Welcome to my homepage.

I am a SNSF Ambizione Grant Holder (Senior Researcher) at the University of Zurich and an incoming Associate Professor of Political Science at the Department of Political Science at Aarhus University. I seek to address research questions which are relevant to both the academic as well as the public debate. My major research interest focuses on trying to understand how norms shift in our societies. For instance, I study how the emergence of radical parties changes people’s perception of what can be said in the public discourse. My studies are primarily empirically oriented using research designs which seek to rigorously test theoretical arguments mostly with (quasi-)experimental designs.

cv: here

selected key work:

  • Do Voters Polarize When Radical Parties Enter Parliament?” (with Markus Wagner), American Journal of Political Science: 2019.
    Do voters polarize ideologically when radical views gain political legitimacy, or does the rise of radical voices merely reflect societal conflict? We argue that elite polarization as signaled by radical parties’ first entrance into parliament leads to voter divergence. Immediately after the election, legitimization and backlash effects mean that voters on both ideological sides move toward the extremes. In the longer term, this polarization is solidified because of radical parties’ parliamentary presence. A panel study of Dutch voters shows that the 2002 parliamentary entrance of a radical-right party indeed led to immediate ideological polarization across the political spectrum. Estimating time-series cross-sectional models on Eurobarometer data from 17 countries (1973–2016) shows an additional long-term impact of radical-right party entry on polarization. The presence of radical voices on the right has polarizing effects, illustrating how such institutional recognition and legitimization can have a far-reaching impact on society.
  • Simple Politics for the People? Complexity in Campaign Messages and Political Knowledge” (with Roman Senninger), European Journal of Political Research, 2018.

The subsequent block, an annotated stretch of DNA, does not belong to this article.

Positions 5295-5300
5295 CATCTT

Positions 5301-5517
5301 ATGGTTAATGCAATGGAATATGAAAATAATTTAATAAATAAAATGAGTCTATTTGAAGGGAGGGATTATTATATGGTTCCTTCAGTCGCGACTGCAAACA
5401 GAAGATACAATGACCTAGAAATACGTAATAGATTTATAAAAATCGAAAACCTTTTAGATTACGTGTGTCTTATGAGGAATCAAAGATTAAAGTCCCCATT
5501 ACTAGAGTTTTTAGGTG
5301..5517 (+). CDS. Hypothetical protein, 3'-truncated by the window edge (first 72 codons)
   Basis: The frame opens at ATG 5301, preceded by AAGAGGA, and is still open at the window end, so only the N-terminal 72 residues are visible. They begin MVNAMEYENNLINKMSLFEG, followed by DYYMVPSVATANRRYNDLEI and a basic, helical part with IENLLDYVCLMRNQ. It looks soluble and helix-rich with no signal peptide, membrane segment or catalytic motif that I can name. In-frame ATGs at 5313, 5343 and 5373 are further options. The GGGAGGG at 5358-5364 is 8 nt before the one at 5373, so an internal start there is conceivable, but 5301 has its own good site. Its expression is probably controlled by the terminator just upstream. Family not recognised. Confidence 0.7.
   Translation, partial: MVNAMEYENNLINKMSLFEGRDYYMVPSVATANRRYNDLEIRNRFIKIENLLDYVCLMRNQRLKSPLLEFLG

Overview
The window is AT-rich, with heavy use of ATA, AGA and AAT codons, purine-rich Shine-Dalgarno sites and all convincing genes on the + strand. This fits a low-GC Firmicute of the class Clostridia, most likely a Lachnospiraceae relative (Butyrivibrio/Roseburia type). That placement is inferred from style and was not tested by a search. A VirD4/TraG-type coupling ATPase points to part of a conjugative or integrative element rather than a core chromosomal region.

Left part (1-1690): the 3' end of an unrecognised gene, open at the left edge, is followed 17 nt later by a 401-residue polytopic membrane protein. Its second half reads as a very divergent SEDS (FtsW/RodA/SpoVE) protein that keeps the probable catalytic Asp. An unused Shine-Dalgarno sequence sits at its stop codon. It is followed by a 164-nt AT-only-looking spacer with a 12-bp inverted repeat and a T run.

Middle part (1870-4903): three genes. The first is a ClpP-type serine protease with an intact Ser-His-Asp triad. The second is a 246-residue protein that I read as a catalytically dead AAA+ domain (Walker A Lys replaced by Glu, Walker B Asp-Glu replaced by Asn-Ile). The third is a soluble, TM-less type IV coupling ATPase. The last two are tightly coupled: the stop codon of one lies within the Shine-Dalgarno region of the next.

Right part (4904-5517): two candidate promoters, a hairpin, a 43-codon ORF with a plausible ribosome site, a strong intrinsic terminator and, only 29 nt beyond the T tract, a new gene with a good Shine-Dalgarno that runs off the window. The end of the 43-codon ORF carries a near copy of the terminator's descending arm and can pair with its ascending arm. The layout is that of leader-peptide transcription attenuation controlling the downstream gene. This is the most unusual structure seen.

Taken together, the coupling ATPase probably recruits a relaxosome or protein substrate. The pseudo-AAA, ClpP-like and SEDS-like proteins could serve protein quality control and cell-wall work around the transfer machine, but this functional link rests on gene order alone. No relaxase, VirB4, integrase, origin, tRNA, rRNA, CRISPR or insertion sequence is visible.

Which parties use simple language in their campaign messages, and do simple campaign messages resonate with voters’ information about parties? This study introduces a novel link between the language applied during election campaigns and citizens’ ability to position parties in the ideological space. To this end, how complexity of campaign messages varies across parties as well as how it affects voters’ knowledge about party positions is investigated. Theoretically, it is suggested that populist parties are more likely to simplify their campaign messages to demarcate themselves from mainstream competitors. In turn, voters should perceive and process simpler campaign messages better and, therefore, have more knowledge about the position of parties that communicate simpler campaign messages. The article presents and validates a measure of complexity and uses it to assess the language of manifestos in Austria and Germany in the period 1945–2013. It shows that political parties, in general, use barely comprehensible language to communicate their policy positions. However, differences between parties exist and support is found for the conjecture about populist parties as they employ significantly less complex language in their manifestos. Second, evidence is found that individuals are better able to place parties in the ideological space if parties use less complex campaign messages. The findings lead to greater understanding of mass-elite linkages during election campaigns and have important consequences for the future analysis of manifesto data.
  • Tabloid media influence on Euroscepticism: Quasi-experimental evidence from England” (with Florian Foos)
    Are citizens’ attitudes towards EU-integration shaped by the tabloid media? The question whether public opinion can be a consequence, rather than a cause of me- dia reports is difficult to answer because citizens self-select into media consumption. We use a quasi-experiment, the boycott of the most important Eurosceptic tabloid newspaper, the Sun, in Merseyside county as a consequence of the newspaper’s re- porting on the 1989 Hillsborough soccer disaster – to identify the effects of the Sun boycott on attitudes towards leaving the EU. Using a difference-in-differences design and British Social Attitudes data spanning three decades, as well as official EU refer- endum results, we show that attitudes towards the EU got significantly more positive in Merseyside during the boycott. We estimate that this effect amounts to around 12 percentage-points. The results of this paper have important implications for our understanding of media effects on public opinion, and suggest that the tabloid media played a role in influencing attitudes towards leaving the EU.

in the media:

Daniel Bischof

Ambizione Grant Holder (Senior Researcher)
Department of Political Science
University of Zurich
Affolternstrasse 56
8050 Zürich

Phone: +41 (0)44 634 58 50